Researchers raise alarm about malicious WordPress plugin Total Donations

According to a recent post written by researchers by the Wordfence Threat Intelligence team, there are serious concerns about a popular plugin used on WordPress sites. The plugin is Total Donations, and according to researchers, multiple zero-day vulnerabilities threaten site owners who utilize the plugin. The vulnerabilities are identified as CVE-2019-6703 and are dangerous due to the following explanation on the threat report:

Incorrect access control in migla_ajax_functions.php in the Calmar Webmedia Total Donations plugin through 2.0.5 for WordPress allows unauthenticated attackers to update arbitrary WordPress option values, leading to site takeover. These attackers can send requests to wp-admin/admin-ajax.php to call the miglaA_update_me action to change arbitrary options on affected sites. This can be used to enable new user registration and set the default role for new users to Administrator.

The vulnerabilities were uncovered by researchers following analysis that showed certain queries from attackers. The way that query strings were entered into the access data, as researchers explain it, showed obvious malicious activity. According to the post written by Wordfence, the developers of Total Donations (Calmar Webmedia) were contacted numerous times by the researchers. Despite Wordfence’s efforts to warn the developers, all forms of communication were completely ignored and the website itself that Calmar Webmedia uses appears to be abandoned.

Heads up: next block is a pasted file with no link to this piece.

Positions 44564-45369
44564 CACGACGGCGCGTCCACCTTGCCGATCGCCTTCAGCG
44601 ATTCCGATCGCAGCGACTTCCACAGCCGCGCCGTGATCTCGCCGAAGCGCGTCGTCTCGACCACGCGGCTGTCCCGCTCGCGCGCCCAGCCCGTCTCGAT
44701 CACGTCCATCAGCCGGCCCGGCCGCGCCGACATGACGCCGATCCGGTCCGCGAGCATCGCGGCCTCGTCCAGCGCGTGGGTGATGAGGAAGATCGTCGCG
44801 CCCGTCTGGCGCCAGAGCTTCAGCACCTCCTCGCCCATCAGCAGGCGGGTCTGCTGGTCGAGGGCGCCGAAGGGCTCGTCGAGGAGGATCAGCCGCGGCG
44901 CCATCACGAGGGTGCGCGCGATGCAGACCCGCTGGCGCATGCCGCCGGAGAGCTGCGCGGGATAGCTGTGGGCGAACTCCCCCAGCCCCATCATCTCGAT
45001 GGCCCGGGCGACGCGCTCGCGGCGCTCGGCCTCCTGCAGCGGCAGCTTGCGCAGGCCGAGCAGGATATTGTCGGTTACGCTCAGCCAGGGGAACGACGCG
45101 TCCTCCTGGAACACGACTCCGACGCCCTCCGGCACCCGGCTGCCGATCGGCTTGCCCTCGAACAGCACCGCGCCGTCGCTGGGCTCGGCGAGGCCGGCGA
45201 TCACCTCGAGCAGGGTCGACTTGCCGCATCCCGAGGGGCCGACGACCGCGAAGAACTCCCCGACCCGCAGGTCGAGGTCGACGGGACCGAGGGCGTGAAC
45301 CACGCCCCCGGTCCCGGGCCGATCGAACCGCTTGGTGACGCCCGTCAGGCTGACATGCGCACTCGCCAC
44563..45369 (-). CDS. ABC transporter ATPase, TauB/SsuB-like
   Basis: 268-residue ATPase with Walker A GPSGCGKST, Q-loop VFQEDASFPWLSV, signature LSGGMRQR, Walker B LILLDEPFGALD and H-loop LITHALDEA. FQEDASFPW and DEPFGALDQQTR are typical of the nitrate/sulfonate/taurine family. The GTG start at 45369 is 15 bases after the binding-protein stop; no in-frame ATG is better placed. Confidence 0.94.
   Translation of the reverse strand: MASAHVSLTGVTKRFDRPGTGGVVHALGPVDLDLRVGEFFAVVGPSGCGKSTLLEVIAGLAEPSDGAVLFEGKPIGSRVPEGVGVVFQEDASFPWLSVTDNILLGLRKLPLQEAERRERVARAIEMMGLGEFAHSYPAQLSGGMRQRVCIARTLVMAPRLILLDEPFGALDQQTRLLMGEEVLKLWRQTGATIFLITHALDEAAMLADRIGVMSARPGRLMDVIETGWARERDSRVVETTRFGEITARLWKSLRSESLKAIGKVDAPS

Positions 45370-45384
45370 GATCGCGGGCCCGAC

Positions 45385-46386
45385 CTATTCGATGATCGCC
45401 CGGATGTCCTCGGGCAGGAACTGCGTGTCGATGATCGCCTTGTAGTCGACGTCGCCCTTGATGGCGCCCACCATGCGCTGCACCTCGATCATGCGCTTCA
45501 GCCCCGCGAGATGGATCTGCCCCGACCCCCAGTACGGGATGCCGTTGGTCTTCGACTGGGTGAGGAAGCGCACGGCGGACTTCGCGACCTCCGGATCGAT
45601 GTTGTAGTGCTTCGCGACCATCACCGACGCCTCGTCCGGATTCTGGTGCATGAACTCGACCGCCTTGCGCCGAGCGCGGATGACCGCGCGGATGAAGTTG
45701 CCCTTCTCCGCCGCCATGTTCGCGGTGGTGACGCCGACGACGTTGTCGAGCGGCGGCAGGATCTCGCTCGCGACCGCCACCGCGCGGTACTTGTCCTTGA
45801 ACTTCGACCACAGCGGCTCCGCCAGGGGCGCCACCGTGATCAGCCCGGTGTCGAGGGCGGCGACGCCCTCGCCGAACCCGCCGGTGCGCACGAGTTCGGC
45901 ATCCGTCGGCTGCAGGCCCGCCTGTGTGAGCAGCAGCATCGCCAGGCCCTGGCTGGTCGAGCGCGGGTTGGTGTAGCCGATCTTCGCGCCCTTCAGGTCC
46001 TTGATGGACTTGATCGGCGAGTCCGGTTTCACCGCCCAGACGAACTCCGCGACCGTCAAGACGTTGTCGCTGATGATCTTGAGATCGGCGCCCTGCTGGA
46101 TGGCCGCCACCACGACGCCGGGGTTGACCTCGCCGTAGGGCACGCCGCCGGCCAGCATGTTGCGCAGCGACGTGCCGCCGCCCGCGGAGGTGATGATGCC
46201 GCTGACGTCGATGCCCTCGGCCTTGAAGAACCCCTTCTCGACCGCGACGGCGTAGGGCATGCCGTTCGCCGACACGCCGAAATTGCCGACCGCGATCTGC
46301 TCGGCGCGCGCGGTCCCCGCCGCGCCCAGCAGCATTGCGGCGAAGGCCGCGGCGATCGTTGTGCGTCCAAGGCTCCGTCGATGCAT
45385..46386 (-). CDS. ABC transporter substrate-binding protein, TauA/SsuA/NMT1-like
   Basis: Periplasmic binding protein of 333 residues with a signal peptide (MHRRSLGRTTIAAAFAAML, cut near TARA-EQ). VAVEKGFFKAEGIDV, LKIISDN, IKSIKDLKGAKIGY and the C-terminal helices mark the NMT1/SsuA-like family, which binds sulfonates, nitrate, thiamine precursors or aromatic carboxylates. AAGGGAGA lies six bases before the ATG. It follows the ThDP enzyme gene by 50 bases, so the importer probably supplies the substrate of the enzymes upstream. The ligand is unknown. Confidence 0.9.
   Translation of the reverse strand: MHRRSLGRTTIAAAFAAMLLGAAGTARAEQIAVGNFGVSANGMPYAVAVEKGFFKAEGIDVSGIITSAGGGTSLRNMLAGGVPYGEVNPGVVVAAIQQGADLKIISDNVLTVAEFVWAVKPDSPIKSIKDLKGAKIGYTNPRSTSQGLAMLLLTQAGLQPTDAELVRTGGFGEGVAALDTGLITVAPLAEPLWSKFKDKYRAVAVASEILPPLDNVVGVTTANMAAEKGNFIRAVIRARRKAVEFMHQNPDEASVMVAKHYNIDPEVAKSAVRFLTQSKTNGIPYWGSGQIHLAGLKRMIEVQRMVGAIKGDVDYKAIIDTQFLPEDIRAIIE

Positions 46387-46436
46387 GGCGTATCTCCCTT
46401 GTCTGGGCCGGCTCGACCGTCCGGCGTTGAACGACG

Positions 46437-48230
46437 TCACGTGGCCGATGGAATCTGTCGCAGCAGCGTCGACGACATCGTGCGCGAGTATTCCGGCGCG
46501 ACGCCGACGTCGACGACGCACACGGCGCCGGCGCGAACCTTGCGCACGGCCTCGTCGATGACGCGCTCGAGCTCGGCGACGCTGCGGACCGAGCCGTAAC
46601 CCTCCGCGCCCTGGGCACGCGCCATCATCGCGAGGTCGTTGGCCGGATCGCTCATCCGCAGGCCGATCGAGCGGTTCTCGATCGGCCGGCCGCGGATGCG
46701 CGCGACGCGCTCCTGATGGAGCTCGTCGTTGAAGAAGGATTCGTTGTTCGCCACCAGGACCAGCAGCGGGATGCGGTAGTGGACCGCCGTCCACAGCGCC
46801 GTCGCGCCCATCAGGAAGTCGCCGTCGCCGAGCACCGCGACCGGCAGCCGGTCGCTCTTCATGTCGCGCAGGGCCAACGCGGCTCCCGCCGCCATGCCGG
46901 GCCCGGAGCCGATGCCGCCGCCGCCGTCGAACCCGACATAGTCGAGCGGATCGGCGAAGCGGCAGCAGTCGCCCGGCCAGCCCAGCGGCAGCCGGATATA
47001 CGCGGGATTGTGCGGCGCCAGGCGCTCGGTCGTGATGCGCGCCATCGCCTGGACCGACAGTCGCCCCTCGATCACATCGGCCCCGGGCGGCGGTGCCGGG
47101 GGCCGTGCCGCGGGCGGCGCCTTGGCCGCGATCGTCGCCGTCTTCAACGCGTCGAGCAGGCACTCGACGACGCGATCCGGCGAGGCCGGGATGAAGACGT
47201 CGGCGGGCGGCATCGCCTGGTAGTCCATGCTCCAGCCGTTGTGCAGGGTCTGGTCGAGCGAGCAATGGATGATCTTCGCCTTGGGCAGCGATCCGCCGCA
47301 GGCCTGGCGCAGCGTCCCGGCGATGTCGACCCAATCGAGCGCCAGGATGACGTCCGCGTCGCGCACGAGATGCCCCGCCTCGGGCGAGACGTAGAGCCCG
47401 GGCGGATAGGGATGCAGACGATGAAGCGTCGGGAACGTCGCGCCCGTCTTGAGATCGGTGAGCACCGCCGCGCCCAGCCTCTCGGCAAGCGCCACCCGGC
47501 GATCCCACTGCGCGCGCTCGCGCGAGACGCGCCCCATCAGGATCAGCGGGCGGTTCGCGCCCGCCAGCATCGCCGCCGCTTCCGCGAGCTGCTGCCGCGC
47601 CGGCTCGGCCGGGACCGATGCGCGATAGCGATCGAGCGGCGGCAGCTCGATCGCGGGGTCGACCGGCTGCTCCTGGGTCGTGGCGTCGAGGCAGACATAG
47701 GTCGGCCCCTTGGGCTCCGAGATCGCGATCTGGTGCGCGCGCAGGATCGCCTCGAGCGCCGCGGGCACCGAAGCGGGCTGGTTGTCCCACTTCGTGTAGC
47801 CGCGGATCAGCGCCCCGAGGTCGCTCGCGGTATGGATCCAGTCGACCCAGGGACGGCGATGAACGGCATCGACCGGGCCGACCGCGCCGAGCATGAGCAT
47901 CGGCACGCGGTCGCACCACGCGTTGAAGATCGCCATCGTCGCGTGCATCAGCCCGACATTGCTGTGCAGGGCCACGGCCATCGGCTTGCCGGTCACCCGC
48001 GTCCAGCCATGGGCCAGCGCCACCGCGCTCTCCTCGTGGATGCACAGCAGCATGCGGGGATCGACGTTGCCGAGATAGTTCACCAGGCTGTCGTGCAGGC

For this reason, Wordfence researchers believe that there is no hope for a patch and that the plugin should be deleted by site administrators who employ it. Their reasoning relates to how the “the-ajax-caller.php” script will execute any AJAX function that is passed, regardless if Total Donations is active or not. Additionally, they state that this situation can be “used to call any arbitrary function, regardless of whether it’s associated with the Total Donations plugin at all, posing additional security risks on its own.”

Wordfence stated toward the end of their report that they will continue to monitor any malicious activity associated with these zero-days and will keep users aware of any new developments.

Featured image: Max Pixel

Derek Kortepeter

Derek Kortepeter is a graduate of UCLA and tech journalist that is committed to creating an informed society with regards to Information Security. Kortepeter specializes in areas such as penetration testing, cryptography, cyber warfare, and governmental InfoSec policy.

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